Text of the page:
If I could use an analogy; suppose an American Corporation [Starbucks or KFC, for instance] wanted to set up a branch restaurant right next to the A-Bomb Dome in Hiroshima’s Peace Park. Wouldn’t Japanese be understandably reluctant to allowing that to be built there? Another spot in the park? Fine, but not at the epicenter.

    Clearly, Starbucks does not represent the entire United States, and Starbucks is not responsible for that regrettable event back on Aug 6, 1945. But it serves as a grim reminder and, more importantly, makes Japanese question whether or not the American’s remorse is genuine.

    A flawed analogy?

  2. Geoff K
    July 29th, 2010 at 14:43 | #2

    Kensense is absolutely right. This isn’t just a Mosque–it’s a huge 13 story tower. Now that’s a not-so-subtle message: “Let’s knock down the Infidel tower and erect a Muslim tower in it’s place” Even if that’s not what they were trying for (which I suspect), than that’s how it comes out. And that’s how Al Quada and other Arabs will view it when they get the news.

    This is just plain not appropriate. What next? A Nazi memoriabila shop at Auschwitz? A KKK head office in Selma Alabama? And don’t say “Those are hate organizations–Islam is a religion”. Your own quotes make it clear that the sponsors of this project have plenty of sympathy for the 9/11 perpetrators.

    By all means, I encourage the Democrats to press this issue strongly. Maybe they should make it a focus of the fall campaign. Then we’d see how many Americans really agree with this nonsense.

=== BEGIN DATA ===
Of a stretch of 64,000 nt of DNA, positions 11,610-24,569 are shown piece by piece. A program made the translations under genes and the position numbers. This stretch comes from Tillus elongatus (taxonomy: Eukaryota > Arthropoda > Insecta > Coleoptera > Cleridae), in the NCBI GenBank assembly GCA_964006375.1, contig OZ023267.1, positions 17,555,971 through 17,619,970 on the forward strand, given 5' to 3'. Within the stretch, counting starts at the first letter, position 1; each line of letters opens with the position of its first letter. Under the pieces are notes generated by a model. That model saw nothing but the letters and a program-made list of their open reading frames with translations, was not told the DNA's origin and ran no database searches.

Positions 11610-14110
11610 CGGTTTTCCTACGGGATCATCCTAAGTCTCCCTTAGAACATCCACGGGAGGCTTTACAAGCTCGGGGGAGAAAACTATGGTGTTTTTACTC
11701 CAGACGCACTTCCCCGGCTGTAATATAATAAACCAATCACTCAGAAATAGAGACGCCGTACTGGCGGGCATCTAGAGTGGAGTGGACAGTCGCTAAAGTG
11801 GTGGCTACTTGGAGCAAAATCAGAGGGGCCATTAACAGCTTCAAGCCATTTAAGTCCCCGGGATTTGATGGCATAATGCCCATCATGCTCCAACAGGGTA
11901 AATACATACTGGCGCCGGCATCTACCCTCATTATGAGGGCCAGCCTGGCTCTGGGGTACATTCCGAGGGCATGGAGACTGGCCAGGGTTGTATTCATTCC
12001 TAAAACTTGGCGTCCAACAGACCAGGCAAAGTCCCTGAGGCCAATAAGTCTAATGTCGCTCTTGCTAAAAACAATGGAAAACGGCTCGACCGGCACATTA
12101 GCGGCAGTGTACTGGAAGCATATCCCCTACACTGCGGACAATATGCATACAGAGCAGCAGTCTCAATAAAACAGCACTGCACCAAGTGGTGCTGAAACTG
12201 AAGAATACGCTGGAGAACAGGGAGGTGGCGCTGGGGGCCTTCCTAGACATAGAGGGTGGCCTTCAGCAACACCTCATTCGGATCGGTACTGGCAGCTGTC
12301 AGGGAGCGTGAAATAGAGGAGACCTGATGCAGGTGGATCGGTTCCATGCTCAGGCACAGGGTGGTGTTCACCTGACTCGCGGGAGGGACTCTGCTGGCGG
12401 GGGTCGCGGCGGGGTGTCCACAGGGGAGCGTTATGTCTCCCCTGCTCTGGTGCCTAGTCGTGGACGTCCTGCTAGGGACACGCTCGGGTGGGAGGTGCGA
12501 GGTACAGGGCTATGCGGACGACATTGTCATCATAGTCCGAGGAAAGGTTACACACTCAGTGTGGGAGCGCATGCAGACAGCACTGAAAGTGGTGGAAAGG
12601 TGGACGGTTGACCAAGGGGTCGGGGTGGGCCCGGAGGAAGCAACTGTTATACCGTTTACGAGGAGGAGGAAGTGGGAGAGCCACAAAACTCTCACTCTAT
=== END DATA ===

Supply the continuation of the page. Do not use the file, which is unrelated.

3. Troy
    July 29th, 2010 at 15:58 | #3

    demogoguery ftw, as far as Geoff is concerned.

    I thought conservatives were all about freedom from government and extra-market limitations, that money talks and bull— walks.

    Guess not.

  4. Troy
    July 29th, 2010 at 15:59 | #4

    >A flawed analogy?

    Yes. If we are going to coexist with the Muslims we’re actually going to have to not be infantile butthurt children about everything.

  5. Luis
    July 29th, 2010 at 16:35 | #5

    Kensensei:

    If I could use an analogy; suppose an American Corporation [Starbucks or KFC, for instance] wanted to set up a branch restaurant right next to the A-Bomb Dome in Hiroshima’s Peace Park. Wouldn’t Japanese be understandably reluctant to allowing that to be built there? Another spot in the park? Fine, but not at the epicenter.

    Alas, the analogy is flawed, in a few different ways.

    First, the center is not a mosque, nor would it include one; it’s a community center, and part of it has a “multi-faith chapel” and prayer area–as well as a 9/11 memorial, which, considering that the people behind the project condemned the 9/11 attacks and note that Muslim extremists have killed other Muslims on 9/11 and worldwide, one can assume it will not be sympathetic in any way to the terrorists. Quite the opposite. As for the chapel/prayer area, think of a chapel in a hospital; the chapel doesn’t make the hospital a church, even with a hospital with a name like “Saint Mary’s,” founded by a Christian organization.

    Second, the center is not “at the epicenter” of Ground Zero, nor is it across the street. It’s roughly 200 meters distant from the periphery of the WTC site, 2 or 3 blocks away.

    Third, a quick check of Google Maps might be a good idea before forwarding an analogy based on locations: there is a Starbucks, a McDonald’s, and a KFC all within about 300 meters distance from the Genbaku (A-Bomb) Dome in Hiroshima. Clearly it is not a problem.